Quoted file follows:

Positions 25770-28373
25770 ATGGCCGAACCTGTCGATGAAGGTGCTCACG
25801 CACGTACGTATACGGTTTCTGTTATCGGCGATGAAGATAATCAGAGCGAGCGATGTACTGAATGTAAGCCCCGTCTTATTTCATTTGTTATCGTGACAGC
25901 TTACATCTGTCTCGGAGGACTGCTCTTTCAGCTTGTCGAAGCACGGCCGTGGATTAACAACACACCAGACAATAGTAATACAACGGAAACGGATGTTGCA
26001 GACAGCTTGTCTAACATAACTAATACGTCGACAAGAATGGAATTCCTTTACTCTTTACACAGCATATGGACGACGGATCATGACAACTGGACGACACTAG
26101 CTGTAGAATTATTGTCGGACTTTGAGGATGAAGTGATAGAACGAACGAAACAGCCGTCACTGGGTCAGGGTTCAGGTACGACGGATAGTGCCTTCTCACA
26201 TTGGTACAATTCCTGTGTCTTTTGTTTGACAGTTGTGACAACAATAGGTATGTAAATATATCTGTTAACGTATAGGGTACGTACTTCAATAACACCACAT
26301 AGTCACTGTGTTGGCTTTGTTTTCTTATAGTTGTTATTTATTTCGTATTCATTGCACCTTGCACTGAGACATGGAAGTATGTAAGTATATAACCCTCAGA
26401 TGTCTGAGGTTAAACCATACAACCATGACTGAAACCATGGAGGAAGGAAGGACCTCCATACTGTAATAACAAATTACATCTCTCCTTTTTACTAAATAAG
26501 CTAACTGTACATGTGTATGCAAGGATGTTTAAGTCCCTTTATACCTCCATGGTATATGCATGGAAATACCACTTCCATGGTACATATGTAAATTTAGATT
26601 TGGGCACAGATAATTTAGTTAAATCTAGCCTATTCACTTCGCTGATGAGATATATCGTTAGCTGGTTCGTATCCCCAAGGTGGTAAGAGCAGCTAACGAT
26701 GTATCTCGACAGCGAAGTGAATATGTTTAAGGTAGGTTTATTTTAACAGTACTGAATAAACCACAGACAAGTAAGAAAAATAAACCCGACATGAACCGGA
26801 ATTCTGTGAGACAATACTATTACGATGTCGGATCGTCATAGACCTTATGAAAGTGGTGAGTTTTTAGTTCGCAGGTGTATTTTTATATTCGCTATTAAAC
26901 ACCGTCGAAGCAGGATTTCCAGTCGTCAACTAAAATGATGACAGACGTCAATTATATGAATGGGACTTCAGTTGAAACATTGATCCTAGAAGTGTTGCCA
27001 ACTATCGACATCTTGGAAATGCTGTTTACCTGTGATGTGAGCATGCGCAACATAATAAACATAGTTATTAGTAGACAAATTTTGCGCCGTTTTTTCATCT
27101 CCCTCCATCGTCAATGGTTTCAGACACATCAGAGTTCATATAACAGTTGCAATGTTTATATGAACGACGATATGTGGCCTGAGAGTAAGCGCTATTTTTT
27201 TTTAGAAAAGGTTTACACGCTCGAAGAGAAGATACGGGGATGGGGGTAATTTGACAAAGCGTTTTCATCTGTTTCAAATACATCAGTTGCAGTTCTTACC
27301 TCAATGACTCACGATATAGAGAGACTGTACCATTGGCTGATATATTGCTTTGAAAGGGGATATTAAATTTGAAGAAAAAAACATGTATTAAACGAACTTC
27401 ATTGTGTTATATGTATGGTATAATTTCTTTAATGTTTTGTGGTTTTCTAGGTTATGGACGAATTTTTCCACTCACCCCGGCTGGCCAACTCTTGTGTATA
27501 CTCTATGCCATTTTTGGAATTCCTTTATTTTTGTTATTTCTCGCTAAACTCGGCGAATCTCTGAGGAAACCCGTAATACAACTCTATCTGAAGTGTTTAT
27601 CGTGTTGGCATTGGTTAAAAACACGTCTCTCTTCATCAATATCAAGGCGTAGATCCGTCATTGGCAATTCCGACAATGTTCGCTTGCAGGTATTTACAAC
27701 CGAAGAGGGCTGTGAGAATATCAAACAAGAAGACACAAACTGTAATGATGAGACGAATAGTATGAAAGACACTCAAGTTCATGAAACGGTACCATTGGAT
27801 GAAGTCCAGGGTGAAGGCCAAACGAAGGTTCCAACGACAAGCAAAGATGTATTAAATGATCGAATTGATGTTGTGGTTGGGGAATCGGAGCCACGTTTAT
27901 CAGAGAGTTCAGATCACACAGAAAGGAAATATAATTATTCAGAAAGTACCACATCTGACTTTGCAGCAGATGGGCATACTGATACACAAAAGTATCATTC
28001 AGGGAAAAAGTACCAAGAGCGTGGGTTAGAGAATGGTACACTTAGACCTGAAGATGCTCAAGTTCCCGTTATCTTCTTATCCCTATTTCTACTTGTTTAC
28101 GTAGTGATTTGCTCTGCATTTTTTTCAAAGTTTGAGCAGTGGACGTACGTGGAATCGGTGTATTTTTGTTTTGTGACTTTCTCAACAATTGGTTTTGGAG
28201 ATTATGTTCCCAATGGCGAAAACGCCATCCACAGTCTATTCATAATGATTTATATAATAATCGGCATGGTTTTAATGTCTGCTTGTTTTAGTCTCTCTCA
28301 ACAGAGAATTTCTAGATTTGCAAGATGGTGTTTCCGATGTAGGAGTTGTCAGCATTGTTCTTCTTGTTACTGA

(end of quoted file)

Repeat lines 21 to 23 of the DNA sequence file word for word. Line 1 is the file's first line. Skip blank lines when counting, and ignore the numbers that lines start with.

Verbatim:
27601 CGTGTTGGCATTGGTTAAAAACACGTCTCTCTTCATCAATATCAAGGCGTAGATCCGTCATTGGCAATTCCGACAATGTTCGCTTGCAGGTATTTACAAC
27701 CGAAGAGGGCTGTGAGAATATCAAACAAGAAGACACAAACTGTAATGATGAGACGAATAGTATGAAAGACACTCAAGTTCATGAAACGGTACCATTGGAT
27801 GAAGTCCAGGGTGAAGGCCAAACGAAGGTTCCAACGACAAGCAAAGATGTATTAAATGATCGAATTGATGTTGTGGTTGGGGAATCGGAGCCACGTTTAT